It’s a great news ! What is the script language used in the editor ?

Vilem_Otte 117 Jan 04, 2014 at 20:48

True, well I still have somewhere an implementation of single-pass depth-fail shadow volumes using geometry shader. I even tried plausible shadows using penumbra wedges and visibility buffer (but meh, for complex models this introduces tons of issues, yet yields correct penumbra shadows).

As for shadow mapping - it isn’t possible to achieve correct penumbra shadows with them. And for most solutions they use jittering (which I personally HATE, noise is just pure evil on screen, and players hate it) - so I am using quite heavy filter that doesn’t result in noisy result.

Ray traced shadows are good (I work with ray tracers a lot), doing realtime ray tracing in whitted style isn’t a problem on good gpu. Path tracing is, it is just noisy. Don’t get me wrong, there are ppl with good results (Jacco Bikker with his Brigade for example - nothing against Brigade, it is awesome piece of technology, it’s not just suited for games yet), but it is still noisy and it will still be noisy within next years. I think thats the main problem with path tracing for now, the noise is too huge compared to real world (there is noise too in your vision, but barely visible), I think we need some improvement of current algorithms. Of course, for static frames or movies, it is awesome.

piradyne 102 Jan 04, 2014 at 18:57

My post on frame-based timing in JetEngine.

reduz 106 Jan 04, 2014 at 03:23

Godot UI is really well integrated to the engine, i don’t think it can be separated, as that integration is what makes it so powerful (the whole Godot editorUI is programmed in Godot UI toolkit using the C++ API).

In response to reply on Math problem
Alienizer 109 Jan 04, 2014 at 02:03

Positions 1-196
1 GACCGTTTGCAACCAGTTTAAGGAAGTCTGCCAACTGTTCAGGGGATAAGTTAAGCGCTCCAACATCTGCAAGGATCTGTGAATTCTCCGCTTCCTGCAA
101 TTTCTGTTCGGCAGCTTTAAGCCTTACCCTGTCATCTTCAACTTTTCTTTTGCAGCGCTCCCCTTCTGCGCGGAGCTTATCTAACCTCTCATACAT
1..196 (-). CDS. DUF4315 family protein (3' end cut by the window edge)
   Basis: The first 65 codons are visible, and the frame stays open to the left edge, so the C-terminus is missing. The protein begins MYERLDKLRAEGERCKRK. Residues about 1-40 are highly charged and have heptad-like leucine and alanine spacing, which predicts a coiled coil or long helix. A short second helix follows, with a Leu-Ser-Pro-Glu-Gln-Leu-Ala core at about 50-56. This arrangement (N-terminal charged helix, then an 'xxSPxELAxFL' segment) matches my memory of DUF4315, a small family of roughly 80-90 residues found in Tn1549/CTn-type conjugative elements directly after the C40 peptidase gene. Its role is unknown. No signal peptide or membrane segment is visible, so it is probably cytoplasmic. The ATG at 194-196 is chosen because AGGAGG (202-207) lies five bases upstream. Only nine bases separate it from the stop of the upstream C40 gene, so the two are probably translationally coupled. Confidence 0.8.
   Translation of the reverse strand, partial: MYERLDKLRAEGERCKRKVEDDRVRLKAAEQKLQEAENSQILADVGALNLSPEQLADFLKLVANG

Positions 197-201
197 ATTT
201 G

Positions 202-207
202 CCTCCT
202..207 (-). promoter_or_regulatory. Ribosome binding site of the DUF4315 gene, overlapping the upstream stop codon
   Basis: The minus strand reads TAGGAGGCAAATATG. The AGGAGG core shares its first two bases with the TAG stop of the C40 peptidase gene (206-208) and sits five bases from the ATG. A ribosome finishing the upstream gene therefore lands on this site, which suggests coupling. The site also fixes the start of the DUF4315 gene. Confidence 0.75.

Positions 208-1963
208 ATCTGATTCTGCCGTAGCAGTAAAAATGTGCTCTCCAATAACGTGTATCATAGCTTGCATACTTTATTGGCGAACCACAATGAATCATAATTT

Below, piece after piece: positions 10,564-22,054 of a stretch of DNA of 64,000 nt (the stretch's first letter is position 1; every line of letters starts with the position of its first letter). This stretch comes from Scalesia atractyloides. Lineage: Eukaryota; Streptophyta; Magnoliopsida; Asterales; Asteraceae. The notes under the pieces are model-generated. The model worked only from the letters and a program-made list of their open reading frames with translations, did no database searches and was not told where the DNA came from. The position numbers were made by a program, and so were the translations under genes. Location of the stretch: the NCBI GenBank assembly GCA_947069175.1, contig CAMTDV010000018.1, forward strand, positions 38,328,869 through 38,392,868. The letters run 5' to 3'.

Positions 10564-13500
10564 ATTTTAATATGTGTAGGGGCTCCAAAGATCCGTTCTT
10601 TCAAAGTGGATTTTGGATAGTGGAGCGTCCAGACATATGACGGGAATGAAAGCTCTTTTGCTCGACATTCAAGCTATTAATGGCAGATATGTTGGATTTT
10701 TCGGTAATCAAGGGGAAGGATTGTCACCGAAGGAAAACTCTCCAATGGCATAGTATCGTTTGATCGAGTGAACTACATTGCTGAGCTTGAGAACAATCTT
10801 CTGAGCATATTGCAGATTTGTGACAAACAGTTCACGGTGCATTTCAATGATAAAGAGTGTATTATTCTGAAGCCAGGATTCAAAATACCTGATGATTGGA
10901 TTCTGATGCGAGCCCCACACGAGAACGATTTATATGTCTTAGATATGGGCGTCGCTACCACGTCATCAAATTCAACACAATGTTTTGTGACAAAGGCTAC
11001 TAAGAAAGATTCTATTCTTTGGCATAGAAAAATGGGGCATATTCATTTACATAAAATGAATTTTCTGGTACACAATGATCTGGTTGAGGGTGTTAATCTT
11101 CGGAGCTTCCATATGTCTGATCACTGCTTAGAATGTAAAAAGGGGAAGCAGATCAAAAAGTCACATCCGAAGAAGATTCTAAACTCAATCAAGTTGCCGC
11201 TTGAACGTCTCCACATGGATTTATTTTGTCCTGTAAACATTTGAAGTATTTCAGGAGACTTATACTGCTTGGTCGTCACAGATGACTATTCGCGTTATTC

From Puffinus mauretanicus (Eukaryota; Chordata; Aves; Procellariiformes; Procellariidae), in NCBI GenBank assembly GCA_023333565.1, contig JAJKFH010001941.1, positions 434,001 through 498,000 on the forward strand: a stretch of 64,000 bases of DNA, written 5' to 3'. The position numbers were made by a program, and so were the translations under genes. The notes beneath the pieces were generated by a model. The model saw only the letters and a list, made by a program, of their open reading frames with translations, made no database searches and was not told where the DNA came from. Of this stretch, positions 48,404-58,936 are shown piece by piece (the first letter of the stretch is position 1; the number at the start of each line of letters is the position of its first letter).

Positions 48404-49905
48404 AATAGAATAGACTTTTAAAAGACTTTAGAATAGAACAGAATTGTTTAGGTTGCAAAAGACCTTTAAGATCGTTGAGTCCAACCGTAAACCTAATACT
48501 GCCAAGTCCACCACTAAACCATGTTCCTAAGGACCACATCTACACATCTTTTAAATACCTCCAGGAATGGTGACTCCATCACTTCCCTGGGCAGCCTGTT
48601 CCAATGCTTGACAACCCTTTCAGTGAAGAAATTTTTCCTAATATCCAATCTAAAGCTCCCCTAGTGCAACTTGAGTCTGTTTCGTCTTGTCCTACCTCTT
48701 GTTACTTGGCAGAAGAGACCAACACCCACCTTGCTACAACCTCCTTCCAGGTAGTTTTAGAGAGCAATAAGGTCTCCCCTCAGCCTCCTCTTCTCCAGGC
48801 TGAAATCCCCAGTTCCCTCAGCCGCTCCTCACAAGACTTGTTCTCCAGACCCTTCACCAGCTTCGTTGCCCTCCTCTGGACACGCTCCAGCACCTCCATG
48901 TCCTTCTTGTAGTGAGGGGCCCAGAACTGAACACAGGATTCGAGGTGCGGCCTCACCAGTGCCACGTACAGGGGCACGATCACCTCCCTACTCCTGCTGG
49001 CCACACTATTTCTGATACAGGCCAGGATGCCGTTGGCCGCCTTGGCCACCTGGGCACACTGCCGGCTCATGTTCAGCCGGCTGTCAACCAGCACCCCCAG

I found a solution some place on the net, the problem is exactly the same as the “Ladders in the alley” problem. Here is the way to solve it. I tried to understand the way it’s done, but I can’t. The author is unknown and left no explanation at all (maybe it was Einstein LOL). Do you think you are capable enough to understand it?

a = longest ladder.
b = shortest ladder.
c = ladders crossing height.

Problem = solve distance between ladders at the base.











dist = sqrt(b^2-m^2)
v71 105 Jan 03, 2014 at 23:42

What did you use as gui ? it looks pretty clean and powerfull, can it be extracted and used as a standalone gui ?

In response to reply on Math problem
Reedbeta 167 Jan 03, 2014 at 22:13

There’s three equations in my post, and the three unknowns are alpha, beta, and C. You know A and B. Of course C is the only one you care about, but my point is there are three equations and three unknowns, so it should be solvable. It is not a linear equation or a quadratic one, so it would have to be solved by substitution. You could use trig identities to eliminate the trig functions, expressing cos in terms of tan or vice versa. I tried putting it into Maxima to solve but it did not come up with a result. That might only be because Maxima isn’t smart enough to do it.